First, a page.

Types of partners: find out who you meet with
When conducting meetings, interviews or business talks, it is essential to know the type of interlocutor you are dealing with. As the experience grows, it becomes easier to determine this. Still, even so, it is sometimes difficult to find an effective way of dealing with a contact adapted to the individual.
When the exhibition takes place with a large group, a mixture of interlocutors is created (each with their personality) which can disorientate and destroy any programme if we are not trained. It can be quite challenging to be approached by several profiles at the same time.
Unfortunately, it is not always possible to know the nature of the interlocutor beforehand. We are going to describe some typologies and how to maintain communication adapted to them.
A complicated profile is that of a person who thinks he knows everything that is intended to be transmitted and even tries to prove that his knowledge goes much further. It is usually complicated to take the floor once they have spoken. They do not accept explanations and try to impose their criteria turns the conversation into a monologue.
Attempts to make him think will only complicate communication by giving him wings to continue his presentation. It is also not a good idea to exert pressure or to let yourself be driven to despair. Instead, we should let him expose his monologue and try to manipulate the discourse so that it seems that the agreement or solution to what has been said has come from him. They love to be proved right; they see it as normal and natural.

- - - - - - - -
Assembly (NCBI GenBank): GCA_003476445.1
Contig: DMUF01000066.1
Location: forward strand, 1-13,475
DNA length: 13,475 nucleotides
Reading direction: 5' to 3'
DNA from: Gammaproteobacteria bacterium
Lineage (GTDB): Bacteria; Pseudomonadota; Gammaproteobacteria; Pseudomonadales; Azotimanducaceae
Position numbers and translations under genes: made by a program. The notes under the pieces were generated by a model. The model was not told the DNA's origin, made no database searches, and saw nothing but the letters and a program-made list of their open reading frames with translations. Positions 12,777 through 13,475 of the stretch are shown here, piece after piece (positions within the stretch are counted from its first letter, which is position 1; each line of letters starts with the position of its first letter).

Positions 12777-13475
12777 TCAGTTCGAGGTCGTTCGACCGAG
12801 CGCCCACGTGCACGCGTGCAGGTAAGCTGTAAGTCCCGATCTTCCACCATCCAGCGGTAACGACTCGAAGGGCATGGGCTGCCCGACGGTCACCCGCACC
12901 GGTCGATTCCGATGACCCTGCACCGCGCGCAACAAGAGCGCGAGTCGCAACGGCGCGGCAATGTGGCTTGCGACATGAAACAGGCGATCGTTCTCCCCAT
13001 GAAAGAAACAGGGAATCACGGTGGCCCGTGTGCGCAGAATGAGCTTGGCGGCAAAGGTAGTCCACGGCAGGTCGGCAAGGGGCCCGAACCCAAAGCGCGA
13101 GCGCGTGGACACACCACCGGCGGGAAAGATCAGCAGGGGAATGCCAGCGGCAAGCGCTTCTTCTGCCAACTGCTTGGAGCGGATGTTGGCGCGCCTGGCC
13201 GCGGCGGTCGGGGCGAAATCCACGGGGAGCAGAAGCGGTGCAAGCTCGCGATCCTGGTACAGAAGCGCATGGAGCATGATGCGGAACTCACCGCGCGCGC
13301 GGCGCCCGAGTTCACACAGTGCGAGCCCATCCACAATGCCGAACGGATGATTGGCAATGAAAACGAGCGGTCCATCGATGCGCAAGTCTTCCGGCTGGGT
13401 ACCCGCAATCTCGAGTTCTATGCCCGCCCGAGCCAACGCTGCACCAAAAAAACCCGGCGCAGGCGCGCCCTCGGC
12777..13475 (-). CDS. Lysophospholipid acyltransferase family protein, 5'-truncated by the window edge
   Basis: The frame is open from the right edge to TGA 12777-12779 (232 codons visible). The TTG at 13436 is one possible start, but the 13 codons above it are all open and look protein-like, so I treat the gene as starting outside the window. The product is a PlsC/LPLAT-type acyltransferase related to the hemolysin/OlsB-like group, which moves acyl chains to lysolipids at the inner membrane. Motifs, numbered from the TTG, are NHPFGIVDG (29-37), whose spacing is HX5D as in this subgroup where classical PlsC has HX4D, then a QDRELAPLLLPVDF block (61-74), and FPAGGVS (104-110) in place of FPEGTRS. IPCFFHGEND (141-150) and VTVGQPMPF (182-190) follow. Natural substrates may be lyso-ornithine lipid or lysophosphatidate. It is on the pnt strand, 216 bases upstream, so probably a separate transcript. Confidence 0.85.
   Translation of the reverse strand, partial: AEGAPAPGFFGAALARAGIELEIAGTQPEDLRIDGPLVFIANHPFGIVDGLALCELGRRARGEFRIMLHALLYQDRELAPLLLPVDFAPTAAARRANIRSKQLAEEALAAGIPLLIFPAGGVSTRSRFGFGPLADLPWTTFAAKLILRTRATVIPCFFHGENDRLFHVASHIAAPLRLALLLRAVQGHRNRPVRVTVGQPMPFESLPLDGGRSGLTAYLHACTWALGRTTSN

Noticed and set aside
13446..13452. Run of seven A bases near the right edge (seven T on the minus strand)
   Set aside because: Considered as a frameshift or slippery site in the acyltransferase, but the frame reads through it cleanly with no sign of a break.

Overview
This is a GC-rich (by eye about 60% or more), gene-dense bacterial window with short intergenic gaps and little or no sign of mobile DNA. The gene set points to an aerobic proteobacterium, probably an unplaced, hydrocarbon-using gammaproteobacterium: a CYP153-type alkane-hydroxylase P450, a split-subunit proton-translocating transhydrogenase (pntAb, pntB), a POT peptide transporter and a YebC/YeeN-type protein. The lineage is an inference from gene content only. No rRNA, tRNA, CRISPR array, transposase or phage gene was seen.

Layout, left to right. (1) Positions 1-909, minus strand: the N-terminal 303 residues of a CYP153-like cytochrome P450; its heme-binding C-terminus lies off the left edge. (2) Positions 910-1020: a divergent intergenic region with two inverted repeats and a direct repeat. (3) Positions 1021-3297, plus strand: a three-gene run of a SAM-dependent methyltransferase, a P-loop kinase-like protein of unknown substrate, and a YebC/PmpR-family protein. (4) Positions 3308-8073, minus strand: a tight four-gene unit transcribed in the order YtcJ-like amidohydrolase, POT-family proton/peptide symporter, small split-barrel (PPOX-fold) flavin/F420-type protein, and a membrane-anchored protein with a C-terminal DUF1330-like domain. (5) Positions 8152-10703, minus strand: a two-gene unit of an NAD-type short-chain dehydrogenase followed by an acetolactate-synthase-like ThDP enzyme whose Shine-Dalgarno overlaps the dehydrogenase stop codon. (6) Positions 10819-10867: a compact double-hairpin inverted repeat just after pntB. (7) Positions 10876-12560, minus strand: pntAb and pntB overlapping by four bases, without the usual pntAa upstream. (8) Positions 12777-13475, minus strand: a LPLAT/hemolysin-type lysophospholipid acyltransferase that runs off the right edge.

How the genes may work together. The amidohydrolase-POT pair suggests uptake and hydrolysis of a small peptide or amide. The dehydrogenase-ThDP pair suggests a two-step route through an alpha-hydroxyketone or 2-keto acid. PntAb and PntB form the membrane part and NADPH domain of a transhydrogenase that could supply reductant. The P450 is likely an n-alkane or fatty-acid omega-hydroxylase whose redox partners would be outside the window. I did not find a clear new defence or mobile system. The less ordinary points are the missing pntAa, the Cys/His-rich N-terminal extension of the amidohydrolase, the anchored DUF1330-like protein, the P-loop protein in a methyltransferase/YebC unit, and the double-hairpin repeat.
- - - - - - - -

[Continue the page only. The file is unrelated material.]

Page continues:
It can be frustrating, but fighting is usually worthless; it can have fatal consequences, especially for a client. Manipulation” is not simple, and the only experience will tell us how to apply it successfully.
The person is talkative and optimistic and usually welcomes the proposed solutions. Sometimes they can be a bit complex because they tend to deviate from the main subject, so the conversation has to be redirected subtly through appropriate questions.
We have to be careful not to fall into the topic of conversation that is likely to be exposed and deviates from the main discussion. To do this, it is advisable to keep the initiative and obtain the information we need quickly. Patience will be a good ally, as it almost always is, but with this profile, we have the advantage that there is an excellent predisposition to reach agreements.
Raising one’s voice while making demands and complaints from the beginning can indicate that we are dealing with a rude, violent or at least rude person. In my experience, it has been clear to me that it is best to let him vent and then show our calm and kindness by speaking slowly and in the right tone. They tend to cause a certain amount of contagion and will help us to have an assertive conversation.
These people are usually aware of their character and may end up apologising. If that moment comes, we can see (in some cases) how the chip changes and they are especially prone to compromise. If we put ourselves at their level, this is impossible as we will be feeding and justifying their attitude.
When a person is mainly reserved and rarely communicates, and in a very low tone, we can ask many concrete and closed questions to obtain the desired information. Our explanations should be sufficient, but silence should not be interpreted as a need to expand or repeat them. Above all, we must transmit security and confidence through a close, simple discourse and take the initiative.
This can be confused with an undecided person since not knowing how to act can lead to limited expression. In this case, it is more typical that he shows his confusion and insecurity, which can cause an uncomfortable and frustrating feeling. In any case, we can use the same technique as with the shy ones but adding an extra cup of patience.
I leave my favourite for the end. He or she is someone who knows what he wants and communicates with precise data using few but sufficient words. By using well-formulated questions, we can get the information we want. We can take our turns speaking, give appropriate answers to their inquiries, and explain our position on a problem. Unfortunately, as we have seen, not everyone is like that. It would be easier, wouldn’t it?